Parkinson’s can cause bladder and bowel problems. Small changes you can make that will make those issues easier to manage. We find out more.
- Try drinking a cup of hot water with a slice of lemon or dash of lemon juice every morning on an empty stomach. It can help you move your bowels regularly.
- Being physically active will stimulate your bowels. This can help
- ‘Squatting’ on the toilet may help because it changes your posture. This means you can pass bowel movements more easily than sitting in the ‘normal’ way. Placing your feet on any type of step that raises your knees will also help.
- Make sure your diet contains lots of fruit and vegetables. Choose breakfast cereals containing wheat, wheat bran or oats, such as Weetabix or porridge. Don’t forget to drink lots of fluids across the day.
- Caffeine can make incontinence worse. Try switching to tea or coffee that don’t contain caffeine. Or try to replace fizzy drinks (like cola), with other soft drinks, or squash.
- It’s important not to cut down too much on the amount of fluid you drink as this may leave you dehydrated. But you may find it helpful to drink less later in the evening. This may help you getting up to use the toilet lots during the night.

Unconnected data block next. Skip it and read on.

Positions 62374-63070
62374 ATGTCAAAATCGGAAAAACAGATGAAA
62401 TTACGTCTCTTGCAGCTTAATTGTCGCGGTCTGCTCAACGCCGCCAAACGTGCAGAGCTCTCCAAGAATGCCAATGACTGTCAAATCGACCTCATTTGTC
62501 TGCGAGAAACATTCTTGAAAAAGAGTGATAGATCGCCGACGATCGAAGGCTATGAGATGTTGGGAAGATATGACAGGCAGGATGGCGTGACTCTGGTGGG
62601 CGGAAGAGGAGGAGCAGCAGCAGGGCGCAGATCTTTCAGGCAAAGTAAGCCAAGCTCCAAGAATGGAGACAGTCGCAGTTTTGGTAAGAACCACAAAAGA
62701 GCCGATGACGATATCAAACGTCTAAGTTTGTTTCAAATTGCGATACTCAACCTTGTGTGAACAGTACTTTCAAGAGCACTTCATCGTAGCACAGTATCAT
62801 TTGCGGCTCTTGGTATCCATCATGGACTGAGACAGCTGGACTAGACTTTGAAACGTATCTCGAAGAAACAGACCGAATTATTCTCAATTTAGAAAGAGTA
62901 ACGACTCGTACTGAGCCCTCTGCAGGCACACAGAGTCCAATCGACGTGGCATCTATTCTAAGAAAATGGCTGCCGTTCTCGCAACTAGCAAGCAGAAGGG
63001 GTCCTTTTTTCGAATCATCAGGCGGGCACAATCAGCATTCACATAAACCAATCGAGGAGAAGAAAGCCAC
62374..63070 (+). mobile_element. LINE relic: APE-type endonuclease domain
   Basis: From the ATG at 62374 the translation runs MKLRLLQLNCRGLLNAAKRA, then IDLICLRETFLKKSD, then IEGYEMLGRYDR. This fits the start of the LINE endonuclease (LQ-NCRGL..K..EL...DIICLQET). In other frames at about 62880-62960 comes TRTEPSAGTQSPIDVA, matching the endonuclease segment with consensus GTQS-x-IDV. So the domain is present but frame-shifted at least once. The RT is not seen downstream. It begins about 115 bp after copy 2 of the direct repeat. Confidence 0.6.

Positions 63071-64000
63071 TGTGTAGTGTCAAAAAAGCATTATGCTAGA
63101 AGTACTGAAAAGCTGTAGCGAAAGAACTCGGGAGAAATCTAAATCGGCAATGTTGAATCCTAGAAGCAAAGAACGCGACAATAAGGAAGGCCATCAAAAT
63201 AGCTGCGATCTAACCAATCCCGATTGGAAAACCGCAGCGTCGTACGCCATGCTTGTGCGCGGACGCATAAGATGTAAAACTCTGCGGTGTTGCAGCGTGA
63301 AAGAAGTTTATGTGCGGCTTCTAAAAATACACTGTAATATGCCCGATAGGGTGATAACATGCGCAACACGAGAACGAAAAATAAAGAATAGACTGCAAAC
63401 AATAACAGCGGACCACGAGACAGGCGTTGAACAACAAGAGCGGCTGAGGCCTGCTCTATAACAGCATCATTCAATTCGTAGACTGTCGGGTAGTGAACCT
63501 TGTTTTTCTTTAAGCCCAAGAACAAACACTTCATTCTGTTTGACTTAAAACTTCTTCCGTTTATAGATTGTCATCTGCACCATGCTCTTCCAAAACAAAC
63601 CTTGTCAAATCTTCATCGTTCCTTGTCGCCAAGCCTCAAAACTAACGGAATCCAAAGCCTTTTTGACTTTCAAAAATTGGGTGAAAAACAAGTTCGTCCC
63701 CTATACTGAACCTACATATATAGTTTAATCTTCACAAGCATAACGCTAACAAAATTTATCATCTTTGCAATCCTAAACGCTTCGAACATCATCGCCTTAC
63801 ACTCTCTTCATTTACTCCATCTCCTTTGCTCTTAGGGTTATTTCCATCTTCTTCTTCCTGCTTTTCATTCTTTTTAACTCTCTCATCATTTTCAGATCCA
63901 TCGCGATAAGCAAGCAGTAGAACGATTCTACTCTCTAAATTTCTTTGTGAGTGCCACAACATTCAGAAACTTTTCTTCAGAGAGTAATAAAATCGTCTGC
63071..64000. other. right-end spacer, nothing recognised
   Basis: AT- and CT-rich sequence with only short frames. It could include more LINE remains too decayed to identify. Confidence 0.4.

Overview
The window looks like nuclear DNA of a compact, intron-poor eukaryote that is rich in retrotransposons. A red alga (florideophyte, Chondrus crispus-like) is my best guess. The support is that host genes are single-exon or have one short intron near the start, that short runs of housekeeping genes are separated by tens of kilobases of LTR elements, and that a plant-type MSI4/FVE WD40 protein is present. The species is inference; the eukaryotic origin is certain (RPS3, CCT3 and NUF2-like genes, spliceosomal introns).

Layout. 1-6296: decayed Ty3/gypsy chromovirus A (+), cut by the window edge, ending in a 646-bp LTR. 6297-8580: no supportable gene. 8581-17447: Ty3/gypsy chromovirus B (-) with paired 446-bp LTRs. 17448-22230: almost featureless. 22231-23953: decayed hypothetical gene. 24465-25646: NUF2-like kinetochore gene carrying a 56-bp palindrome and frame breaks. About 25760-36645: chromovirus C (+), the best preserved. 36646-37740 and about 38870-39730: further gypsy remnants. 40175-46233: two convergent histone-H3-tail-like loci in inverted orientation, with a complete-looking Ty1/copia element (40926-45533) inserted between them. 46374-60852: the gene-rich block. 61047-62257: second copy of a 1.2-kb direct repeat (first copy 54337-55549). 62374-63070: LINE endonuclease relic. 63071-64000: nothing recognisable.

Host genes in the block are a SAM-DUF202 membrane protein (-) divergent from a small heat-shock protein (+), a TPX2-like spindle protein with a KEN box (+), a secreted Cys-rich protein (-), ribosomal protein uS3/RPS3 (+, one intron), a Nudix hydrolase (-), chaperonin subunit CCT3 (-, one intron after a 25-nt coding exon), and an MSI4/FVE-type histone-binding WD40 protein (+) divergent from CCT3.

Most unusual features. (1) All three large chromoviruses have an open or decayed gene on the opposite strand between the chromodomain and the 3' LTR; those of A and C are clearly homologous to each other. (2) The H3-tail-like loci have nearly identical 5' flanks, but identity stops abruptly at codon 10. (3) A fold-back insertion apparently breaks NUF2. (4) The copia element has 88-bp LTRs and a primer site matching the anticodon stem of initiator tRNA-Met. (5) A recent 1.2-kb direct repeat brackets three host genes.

- There are lots of hand-held urinals available for men and women. These may be useful if you need to use the loo urgently, but can’t get out of a bed or a chair in a hurry. If you have a tremor, you may find it’s slightly difficult to use these, so it’s worth trying different types.The Shewee is a funnel that allows women to urinate into a bottle while standing or sitting, so you can ‘go’ anywhere. The Shewee is available on NHS prescription – just ask your GP or nurse about it.
- Did you know that alcohol is a diuretic? This means you may need to go to the toilet more often. Cutting down may help if you have problems with incontinence.
- Stress incontinence means you leak urine if you’re under physical stress or when you cough, laugh or exercise. It’s most often caused by weak pelvic floor muscles. Exercising these muscles can help to strengthen them. These exercises can be tricky, but a physiotherapist, nurse or GP will be able to explain how to do them properly.
It’s important not to struggle alone with bladder and bowel problems.
A lot of people find it embarrassing to talk about these subjects, but don’t let this stop you from getting help if you need it.
Your GP will usually be your first port of call. You may find it useful to keep a short diary of your bladder and bowel habits before your GP appointment. This may help you explain the problems you’re having.
Your GP can offer treatments, or they may refer you to a specialist, like a urologist. Urologists specialise in the urinary system.
A continence adviser can also help. They are specialist nurses who assess and manage incontinence. They can visit you at home or see you in a clinic.
Our thanks to Parkinson’s UK for permission to use the following source(s) in compiling this information: